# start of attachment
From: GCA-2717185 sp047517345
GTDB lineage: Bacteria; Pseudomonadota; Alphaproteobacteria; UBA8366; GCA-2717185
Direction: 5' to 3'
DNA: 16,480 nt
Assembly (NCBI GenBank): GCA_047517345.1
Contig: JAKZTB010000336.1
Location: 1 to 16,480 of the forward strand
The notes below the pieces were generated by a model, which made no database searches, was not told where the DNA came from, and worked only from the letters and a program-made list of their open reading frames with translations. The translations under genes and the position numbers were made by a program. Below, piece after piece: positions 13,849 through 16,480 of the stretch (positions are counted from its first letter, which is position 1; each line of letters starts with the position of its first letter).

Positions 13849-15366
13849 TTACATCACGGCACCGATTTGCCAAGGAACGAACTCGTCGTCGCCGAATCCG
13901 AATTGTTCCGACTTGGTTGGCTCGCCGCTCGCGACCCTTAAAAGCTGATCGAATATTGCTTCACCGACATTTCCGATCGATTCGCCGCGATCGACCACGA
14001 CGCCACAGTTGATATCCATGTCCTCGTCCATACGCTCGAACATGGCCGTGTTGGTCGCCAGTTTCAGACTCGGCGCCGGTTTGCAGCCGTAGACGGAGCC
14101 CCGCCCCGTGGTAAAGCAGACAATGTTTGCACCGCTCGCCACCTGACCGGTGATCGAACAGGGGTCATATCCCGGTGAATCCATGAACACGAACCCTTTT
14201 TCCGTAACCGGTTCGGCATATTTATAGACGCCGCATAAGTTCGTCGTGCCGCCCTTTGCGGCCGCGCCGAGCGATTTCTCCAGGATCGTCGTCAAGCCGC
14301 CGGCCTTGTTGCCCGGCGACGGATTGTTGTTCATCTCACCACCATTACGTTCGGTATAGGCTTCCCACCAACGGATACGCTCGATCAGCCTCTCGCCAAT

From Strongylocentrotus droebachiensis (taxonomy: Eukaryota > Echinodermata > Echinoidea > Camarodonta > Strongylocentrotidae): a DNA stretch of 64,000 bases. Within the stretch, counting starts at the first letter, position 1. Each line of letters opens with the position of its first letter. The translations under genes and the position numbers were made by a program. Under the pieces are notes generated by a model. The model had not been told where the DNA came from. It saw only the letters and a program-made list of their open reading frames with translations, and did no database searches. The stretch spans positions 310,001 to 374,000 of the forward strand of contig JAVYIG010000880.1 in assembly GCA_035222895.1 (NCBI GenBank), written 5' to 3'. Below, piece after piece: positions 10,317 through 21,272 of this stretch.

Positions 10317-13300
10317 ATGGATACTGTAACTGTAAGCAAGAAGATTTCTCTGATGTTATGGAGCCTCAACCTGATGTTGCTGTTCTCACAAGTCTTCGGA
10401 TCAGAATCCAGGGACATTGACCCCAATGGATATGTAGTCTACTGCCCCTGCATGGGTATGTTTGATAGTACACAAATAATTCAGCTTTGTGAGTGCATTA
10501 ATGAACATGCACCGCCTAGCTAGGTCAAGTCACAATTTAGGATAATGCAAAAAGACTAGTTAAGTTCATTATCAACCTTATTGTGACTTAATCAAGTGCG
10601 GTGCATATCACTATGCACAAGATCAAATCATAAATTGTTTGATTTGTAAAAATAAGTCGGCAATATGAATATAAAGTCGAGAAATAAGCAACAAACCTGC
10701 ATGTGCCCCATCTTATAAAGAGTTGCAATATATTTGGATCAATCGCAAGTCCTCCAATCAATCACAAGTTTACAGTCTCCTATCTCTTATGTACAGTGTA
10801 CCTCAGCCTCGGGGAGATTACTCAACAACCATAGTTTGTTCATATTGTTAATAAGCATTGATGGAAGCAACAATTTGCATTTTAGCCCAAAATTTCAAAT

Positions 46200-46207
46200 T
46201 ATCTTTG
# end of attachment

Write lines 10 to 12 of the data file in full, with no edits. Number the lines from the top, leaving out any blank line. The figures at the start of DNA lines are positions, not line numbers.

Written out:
13849 TTACATCACGGCACCGATTTGCCAAGGAACGAACTCGTCGTCGCCGAATCCG
13901 AATTGTTCCGACTTGGTTGGCTCGCCGCTCGCGACCCTTAAAAGCTGATCGAATATTGCTTCACCGACATTTCCGATCGATTCGCCGCGATCGACCACGA
14001 CGCCACAGTTGATATCCATGTCCTCGTCCATACGCTCGAACATGGCCGTGTTGGTCGCCAGTTTCAGACTCGGCGCCGGTTTGCAGCCGTAGACGGAGCC